Anyone who was lucky enough to visit Central Asia would remember fabrics with surprisingly bright, rainbow transitions forever. This ikat is one of the calling cards of the ancient and mysterious East, a beautiful and really interesting souvenir, for which today there is no need to go to distant lands. The term ikat means both the fabric itself and the method of its manufacture. The peculiarity of ikat lies in the fact that the threads are first dyed, and then fall into the loom and, with all the splendor of this beautiful product, you can only enjoy it after it is ready.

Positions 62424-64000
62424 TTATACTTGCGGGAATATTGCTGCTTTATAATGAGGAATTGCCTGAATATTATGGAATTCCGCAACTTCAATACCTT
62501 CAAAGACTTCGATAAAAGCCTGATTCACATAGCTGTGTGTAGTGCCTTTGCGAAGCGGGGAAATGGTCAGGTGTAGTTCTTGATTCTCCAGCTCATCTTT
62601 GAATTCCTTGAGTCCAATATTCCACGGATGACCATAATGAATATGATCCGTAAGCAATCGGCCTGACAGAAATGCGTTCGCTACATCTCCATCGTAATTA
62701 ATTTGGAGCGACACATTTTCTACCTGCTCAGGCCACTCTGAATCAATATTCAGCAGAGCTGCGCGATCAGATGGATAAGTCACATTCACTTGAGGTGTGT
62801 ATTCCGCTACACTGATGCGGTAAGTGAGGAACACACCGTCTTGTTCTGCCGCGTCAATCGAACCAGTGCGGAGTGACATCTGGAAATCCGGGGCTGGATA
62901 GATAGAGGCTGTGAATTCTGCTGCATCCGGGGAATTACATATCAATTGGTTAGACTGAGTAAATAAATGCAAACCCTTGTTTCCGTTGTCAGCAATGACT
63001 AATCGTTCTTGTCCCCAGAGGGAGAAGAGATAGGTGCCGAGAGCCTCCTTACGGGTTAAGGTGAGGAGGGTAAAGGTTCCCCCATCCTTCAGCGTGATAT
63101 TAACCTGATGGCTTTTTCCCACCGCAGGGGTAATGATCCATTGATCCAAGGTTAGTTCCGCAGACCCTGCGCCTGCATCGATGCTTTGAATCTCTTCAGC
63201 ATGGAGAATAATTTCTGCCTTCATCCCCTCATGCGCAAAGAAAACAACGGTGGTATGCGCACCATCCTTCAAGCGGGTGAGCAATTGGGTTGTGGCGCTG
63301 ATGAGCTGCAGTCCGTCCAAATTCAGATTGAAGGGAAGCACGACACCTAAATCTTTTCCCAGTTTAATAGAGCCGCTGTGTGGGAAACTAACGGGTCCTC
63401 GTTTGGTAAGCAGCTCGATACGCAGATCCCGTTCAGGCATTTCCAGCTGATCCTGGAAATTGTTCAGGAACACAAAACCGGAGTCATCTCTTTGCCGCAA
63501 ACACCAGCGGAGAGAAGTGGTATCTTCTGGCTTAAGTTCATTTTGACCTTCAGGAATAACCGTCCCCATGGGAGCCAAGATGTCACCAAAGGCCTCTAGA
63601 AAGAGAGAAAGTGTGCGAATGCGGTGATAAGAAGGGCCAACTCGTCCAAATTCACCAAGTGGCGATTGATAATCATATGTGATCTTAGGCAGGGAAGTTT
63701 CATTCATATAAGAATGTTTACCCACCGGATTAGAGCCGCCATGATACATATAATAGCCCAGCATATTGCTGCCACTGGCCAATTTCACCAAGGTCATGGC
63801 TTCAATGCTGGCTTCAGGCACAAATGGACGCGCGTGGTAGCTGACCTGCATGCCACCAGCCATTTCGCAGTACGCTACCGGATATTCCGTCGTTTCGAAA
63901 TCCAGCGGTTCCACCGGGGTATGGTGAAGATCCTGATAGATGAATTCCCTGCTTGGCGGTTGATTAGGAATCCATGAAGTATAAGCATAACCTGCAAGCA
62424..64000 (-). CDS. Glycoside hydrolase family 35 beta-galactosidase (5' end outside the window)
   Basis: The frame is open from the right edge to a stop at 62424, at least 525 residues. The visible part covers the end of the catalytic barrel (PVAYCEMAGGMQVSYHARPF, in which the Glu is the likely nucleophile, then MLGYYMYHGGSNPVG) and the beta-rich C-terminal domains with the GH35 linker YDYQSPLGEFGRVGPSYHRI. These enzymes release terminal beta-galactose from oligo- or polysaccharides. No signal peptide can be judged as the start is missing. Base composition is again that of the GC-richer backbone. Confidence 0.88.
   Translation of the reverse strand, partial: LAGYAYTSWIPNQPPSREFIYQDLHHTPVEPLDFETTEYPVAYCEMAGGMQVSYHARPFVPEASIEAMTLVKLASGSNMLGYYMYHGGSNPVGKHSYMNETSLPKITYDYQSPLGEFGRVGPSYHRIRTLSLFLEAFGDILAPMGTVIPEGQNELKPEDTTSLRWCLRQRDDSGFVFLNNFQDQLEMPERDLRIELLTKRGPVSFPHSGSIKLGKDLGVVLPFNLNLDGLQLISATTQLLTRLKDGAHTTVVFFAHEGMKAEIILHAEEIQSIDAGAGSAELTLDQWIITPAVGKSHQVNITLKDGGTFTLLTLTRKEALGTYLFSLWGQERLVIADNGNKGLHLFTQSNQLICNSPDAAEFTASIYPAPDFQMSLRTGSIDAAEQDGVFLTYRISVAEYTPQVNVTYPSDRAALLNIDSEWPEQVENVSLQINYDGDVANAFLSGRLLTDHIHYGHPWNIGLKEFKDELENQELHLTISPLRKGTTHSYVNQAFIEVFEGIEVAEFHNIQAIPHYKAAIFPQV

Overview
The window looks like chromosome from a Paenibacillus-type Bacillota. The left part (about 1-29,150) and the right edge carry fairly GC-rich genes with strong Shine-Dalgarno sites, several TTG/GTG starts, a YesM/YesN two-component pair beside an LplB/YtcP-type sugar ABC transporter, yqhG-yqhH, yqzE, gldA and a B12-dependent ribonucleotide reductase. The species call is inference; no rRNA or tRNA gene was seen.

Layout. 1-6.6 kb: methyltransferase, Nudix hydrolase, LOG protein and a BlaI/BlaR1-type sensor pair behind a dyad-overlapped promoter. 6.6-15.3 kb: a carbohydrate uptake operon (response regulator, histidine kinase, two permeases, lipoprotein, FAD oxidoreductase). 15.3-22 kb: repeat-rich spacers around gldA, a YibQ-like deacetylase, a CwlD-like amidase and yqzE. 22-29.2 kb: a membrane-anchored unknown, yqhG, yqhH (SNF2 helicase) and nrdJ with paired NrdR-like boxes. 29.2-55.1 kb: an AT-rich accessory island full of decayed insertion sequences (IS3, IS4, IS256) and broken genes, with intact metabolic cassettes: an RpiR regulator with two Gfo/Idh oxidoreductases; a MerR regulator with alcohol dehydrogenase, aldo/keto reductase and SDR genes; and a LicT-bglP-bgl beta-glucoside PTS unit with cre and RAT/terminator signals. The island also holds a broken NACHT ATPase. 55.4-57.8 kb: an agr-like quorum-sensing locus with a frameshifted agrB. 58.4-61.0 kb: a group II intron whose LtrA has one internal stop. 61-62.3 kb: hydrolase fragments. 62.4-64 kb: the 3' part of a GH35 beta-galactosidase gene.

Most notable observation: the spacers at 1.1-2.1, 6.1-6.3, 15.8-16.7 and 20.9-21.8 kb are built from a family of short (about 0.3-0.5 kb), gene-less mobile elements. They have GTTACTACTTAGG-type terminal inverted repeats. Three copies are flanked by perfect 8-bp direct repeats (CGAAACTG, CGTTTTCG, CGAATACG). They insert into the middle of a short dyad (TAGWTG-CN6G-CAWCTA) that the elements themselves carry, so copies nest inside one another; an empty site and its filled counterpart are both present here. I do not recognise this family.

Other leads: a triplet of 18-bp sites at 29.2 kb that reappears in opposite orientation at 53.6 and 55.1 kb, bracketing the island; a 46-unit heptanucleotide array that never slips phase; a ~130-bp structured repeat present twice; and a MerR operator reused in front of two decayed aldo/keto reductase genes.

Ikat - pronounced: ee-kaht – is an Indo-Malaysian word for ‘to tie’. Its origins trace back to different regions in Asia and it is a traditional dyeing technique used to pattern textiles. Loose threads are tied into bundles to specify where the dye will sink in and color the threads. But this is where it becomes brain-twisting: the weaver has to figure out where on the loose threads the dye should go in order to form the right pattern when it's woven on the loom - and it gets more complicated as you add colors.
Not surprisingly, on the Silk Road Ikat was considered as one of the most precious textiles because of the skill and time its production required. The Ikat we use is skilfully woven by hand on the loom and is typical of its Uzbekistan origins – creating a luxury fabric with cloudy, blurry lines of the patterns that we absolutely love.